Even if Eleven (Millie Bobby Brown) has yet to have a regular school experience alongside the rest of her Stranger Things 3 pals, the summer of 1985 ended up being one of great change for her, anyway: She’s pissing off her dad with her choice in boys, discovering the joys of righteous breakups with her new BFF, and, perhaps most noticeably, eschewing her never-ending supply of flannels to give herself a very chic makeover. The sartorial result? A vibrant El who’s just as comfortable whooping Mind Flayer ass in crisscross suspenders and scrunchies as she was before.
“The Duffers wanted her to look different, but not too cool,” the show’s costume designer, Amy Parris, told Vulture about the makeover. “We mixed using editorial fashion images from magazines and just trying stuff out on Millie. We found that in a fitting, when we put her in clothes that were a bit too tight or formfitting, she still looked like Millie Bobby Brown. So we felt the exaggerated silhouettes and voluminous-sleeved shirts covered her up more, made her feel less Millie and more Eleven.” Parris and Brown also kept in mind how far El had progressed, narratively, since her arrival in Hawkins. “How do you dress the girl who’s been secluded in a cabin for a year? She’d likely want to wear colorful patterns and prints,” Parris added. “We landed on the stuff that felt the brightest and boldest. Millie was extremely helpful and I relied on her opinion a lot.”
Below, Parris dissects Eleven’s three most defining looks from the season. Cue the Stranger Things versus Fleabag jumpsuit showdown!
The geometric romper
It’s a vintage piece we found from a costume house in Los Angeles called Western Costume. When I was first prepping in L.A., my team and I were pulling racks of clothes to send to Atlanta, where the season filmed. The romper immediately jumped out at me and I knew it was going to be a memorable item — it’s so ’80s. It fit Millie like a glove. She threw it on and felt so great in it. We had pulled some other heightened fashion pieces for the mall montage scene, but when we showed this one to the Duffer Brothers, there was no question. It was Millie’s favorite, too. I don’t think it had ever been worn; it was totally brand-new. The fabric was in perfect condition, so it must not have been in Western Costume for long. Because I would imagine anybody pulling for an ’80s show would have snatched it up, too. I was there at the right time!
The splatter button-down, paired with high-waisted jeans and suspenders
This outfit came about from a bit of necessity and the amount of time needed to execute it. Since Millie is a child actor who could only have limited work hours, we often needed multiples of her outfits to accommodate the longer filming time. I was lucky that the pants came in triples — we had three vintage DoorDash jeans that we found at Eastern Costume in Los Angeles. So we knew we could base the outfit off the jeans, which had the suspenders already built in. The shirt was made from fabric we printed and remade, and it’s based on an ’80s design. It actually has a fishtail tie, but we ended up tucking it in and not showing it — in the moment, the outfit was best without it. The fabric is inspired by a vintage splatter-print shirt. We digitized the print, and then printed the fabric. We had to make multiples so the pattern pieces matched perfectly for each one, which took a pretty long time.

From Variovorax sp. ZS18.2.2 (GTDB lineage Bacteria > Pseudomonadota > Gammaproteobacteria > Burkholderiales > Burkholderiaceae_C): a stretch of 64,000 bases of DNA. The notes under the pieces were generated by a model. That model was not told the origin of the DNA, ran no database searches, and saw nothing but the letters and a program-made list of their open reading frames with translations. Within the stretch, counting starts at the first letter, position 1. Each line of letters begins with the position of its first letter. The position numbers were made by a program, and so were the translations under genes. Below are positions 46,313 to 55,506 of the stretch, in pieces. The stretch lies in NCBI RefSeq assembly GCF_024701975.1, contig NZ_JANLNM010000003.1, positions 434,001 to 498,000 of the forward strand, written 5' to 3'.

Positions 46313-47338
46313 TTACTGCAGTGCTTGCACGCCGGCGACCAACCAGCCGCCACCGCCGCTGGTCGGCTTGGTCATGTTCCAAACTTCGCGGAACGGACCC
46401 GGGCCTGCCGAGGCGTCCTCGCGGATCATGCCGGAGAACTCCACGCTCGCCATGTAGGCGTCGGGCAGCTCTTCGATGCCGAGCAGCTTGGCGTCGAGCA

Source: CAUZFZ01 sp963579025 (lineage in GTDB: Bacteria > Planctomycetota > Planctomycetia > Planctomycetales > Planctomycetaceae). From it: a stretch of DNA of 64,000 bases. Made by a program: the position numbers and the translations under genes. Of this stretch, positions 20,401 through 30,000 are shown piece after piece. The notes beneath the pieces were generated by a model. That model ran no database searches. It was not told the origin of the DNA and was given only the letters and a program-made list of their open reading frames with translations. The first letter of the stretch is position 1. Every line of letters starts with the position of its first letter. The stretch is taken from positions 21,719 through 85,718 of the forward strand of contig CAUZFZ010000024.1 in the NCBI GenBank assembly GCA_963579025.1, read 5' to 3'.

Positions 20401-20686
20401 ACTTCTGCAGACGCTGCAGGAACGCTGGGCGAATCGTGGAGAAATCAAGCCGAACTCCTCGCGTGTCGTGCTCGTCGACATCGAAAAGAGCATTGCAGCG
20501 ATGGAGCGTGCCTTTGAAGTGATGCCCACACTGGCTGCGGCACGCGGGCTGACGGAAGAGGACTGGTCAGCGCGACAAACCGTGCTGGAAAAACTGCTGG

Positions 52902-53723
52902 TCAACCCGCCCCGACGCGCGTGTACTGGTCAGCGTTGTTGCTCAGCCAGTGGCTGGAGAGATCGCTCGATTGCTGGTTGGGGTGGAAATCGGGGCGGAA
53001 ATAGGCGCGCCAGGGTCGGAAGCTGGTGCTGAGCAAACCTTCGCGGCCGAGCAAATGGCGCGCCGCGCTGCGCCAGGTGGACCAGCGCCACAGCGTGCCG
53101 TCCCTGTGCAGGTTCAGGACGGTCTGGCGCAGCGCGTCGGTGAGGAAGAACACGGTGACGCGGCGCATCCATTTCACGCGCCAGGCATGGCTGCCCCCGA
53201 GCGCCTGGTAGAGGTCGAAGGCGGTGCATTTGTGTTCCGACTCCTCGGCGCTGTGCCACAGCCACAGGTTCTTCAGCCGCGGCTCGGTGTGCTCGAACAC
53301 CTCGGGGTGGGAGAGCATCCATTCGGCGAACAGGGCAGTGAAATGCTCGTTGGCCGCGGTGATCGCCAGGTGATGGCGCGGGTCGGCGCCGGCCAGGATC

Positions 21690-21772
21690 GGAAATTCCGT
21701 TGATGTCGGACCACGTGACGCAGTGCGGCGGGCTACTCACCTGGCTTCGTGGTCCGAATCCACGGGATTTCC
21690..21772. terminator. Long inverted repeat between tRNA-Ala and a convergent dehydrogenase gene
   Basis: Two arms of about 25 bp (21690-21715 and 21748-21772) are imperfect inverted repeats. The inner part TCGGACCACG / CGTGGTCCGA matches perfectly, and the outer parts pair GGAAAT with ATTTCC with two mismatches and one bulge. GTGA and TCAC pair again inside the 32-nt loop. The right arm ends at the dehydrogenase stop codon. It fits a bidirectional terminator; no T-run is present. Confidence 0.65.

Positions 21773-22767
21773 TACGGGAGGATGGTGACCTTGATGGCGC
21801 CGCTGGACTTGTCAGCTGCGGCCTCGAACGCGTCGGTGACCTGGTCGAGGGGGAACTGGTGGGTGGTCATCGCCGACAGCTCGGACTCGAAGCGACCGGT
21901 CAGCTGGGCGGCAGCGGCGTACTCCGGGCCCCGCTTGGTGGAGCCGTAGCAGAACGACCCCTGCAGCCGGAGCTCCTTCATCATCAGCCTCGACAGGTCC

The yellow and black button-up, paired with crisscross suspenders and jeans
This look goes back to some images we found in Seventeen from 1984 and 1985. A lot of the fashion spreads had girls playing around with strong accessories, belts and suspenders — it was a big few years for accessories. A few girls in the magazine had the crisscross-suspender look, and I felt it was such a strong look that I knew I had to have Millie wear it for her ending scenes. With each fitting for this final look, we’d always try the crisscross suspenders. At first we did it with a tank top, but it felt a little too revealing. It needed to be with something that blended in, so we found that it balanced well with a patterned shirt. We wanted to go bolder in our patterns, which we did, from splatter to yellow and black. We made those pants from scratch, and the shirt is also from fabric we printed and made. Those jeans were a wonder. It had this incredible double waistband, and at the bottom it tapers to an intricate, patterned stitching detail. You never see those details on TV, so when we were creating the pants I was like, Nobody is going to notice the bottom of these pants, but they’re so cool, damn it! And luckily, as I’m reading the script one day, Eleven’s leg is injured, and we had to cut her pants open for the scene. So you can see it! The amount of work put into those pants was insane. It was a 19-piece pattern, which is kind of unheard of for pants. I was driving our tailors nuts, but I was like, “You know what? We have to go big for this last outfit.”
You get to see her vintage Reebok sneakers too. They were bought in Atlanta at a vintage market. Those are very hard to find, and we knew we would need multiples, so we approached Levi’s and asked if they’d help us with creating a few more pairs. They were able to re-create half of it — putting green leather on the outside, but not on the inside, so we painted the inside green to match the original shoes. So we had one vintage pair, and then a few molds that we mixed around for Millie and her stunt doubles.